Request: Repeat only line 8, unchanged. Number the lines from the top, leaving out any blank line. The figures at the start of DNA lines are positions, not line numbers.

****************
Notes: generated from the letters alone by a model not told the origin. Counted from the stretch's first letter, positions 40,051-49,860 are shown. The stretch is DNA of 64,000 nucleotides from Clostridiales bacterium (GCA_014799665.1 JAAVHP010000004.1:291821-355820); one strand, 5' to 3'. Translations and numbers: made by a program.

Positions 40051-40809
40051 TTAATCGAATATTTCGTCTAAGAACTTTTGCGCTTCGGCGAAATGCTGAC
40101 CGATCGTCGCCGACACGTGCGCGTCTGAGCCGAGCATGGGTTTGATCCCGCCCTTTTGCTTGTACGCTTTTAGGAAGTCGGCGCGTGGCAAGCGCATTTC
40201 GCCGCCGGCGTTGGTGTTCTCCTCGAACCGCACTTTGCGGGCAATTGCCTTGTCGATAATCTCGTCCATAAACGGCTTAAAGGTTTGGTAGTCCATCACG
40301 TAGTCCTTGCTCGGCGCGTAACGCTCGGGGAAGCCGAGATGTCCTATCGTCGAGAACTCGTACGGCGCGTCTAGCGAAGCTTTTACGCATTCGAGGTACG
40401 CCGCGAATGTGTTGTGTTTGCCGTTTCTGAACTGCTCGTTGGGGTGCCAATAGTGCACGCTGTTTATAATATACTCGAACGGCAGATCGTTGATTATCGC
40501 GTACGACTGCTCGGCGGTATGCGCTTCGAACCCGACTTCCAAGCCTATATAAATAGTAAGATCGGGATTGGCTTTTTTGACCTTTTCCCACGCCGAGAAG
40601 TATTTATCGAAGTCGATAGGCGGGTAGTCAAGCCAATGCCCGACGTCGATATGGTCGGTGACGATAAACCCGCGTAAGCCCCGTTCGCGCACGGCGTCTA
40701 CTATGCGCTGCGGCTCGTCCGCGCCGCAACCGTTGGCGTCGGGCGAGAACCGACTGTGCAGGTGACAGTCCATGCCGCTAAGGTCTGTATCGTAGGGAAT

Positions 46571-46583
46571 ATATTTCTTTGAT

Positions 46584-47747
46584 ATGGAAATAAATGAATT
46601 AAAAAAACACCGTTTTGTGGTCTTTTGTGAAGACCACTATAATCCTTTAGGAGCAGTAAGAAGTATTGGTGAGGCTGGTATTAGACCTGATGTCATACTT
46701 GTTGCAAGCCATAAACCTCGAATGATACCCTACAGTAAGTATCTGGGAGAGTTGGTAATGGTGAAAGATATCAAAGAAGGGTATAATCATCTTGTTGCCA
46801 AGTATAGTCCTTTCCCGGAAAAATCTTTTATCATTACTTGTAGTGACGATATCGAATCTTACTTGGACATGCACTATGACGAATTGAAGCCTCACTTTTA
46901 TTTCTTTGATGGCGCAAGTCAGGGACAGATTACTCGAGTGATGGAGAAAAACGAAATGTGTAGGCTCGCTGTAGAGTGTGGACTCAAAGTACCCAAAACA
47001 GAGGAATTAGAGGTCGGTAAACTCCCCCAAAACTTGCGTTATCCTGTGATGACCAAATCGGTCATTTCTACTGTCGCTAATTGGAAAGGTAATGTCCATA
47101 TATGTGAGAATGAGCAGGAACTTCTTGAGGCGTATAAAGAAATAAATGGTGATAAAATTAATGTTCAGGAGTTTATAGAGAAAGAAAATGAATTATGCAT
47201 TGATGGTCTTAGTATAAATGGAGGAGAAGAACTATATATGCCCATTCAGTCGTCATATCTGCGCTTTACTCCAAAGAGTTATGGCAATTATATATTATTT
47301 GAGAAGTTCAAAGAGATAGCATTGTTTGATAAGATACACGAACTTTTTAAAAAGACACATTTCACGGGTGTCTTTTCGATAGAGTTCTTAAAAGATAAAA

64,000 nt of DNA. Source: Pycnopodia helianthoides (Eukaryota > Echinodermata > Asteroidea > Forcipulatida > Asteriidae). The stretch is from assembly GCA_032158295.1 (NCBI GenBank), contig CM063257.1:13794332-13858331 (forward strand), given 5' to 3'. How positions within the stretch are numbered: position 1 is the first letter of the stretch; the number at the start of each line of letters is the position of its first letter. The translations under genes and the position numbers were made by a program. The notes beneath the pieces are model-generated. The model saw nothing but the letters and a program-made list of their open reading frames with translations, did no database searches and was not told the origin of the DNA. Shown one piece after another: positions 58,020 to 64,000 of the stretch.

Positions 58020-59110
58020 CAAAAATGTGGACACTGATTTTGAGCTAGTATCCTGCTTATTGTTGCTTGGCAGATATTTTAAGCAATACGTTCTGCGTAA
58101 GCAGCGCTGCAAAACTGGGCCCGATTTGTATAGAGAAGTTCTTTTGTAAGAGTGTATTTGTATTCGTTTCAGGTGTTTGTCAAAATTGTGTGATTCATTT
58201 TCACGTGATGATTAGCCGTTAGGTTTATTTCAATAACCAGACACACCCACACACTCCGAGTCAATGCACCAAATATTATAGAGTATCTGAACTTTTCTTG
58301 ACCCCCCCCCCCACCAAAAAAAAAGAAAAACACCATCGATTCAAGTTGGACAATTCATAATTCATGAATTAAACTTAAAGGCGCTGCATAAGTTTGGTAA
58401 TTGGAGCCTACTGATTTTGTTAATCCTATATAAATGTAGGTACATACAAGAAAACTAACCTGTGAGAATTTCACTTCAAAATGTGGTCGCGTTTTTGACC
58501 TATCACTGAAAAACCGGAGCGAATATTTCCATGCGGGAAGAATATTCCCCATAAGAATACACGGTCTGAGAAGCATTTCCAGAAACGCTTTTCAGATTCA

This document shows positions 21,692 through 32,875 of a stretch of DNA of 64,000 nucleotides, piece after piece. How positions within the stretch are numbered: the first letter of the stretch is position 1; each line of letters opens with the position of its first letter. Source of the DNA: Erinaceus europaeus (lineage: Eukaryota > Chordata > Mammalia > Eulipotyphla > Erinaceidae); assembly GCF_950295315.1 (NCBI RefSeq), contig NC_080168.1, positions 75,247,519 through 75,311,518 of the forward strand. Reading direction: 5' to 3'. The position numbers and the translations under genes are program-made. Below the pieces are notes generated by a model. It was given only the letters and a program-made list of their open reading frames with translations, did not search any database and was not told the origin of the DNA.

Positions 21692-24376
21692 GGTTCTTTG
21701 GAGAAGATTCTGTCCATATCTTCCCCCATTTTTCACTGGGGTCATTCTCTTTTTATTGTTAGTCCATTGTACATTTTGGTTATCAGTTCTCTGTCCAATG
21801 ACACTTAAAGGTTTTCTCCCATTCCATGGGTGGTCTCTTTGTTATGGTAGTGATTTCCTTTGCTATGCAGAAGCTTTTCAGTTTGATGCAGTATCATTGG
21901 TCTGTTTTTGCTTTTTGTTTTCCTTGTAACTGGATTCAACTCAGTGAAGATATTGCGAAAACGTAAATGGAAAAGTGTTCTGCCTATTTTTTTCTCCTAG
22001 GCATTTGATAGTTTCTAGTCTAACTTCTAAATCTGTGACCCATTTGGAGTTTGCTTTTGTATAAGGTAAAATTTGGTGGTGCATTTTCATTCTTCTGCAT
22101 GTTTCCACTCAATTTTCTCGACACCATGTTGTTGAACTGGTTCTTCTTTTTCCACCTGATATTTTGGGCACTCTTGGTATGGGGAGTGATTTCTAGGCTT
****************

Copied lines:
40501 GTACGACTGCTCGGCGGTATGCGCTTCGAACCCGACTTCCAAGCCTATATAAATAGTAAGATCGGGATTGGCTTTTTTGACCTTTTCCCACGCCGAGAAG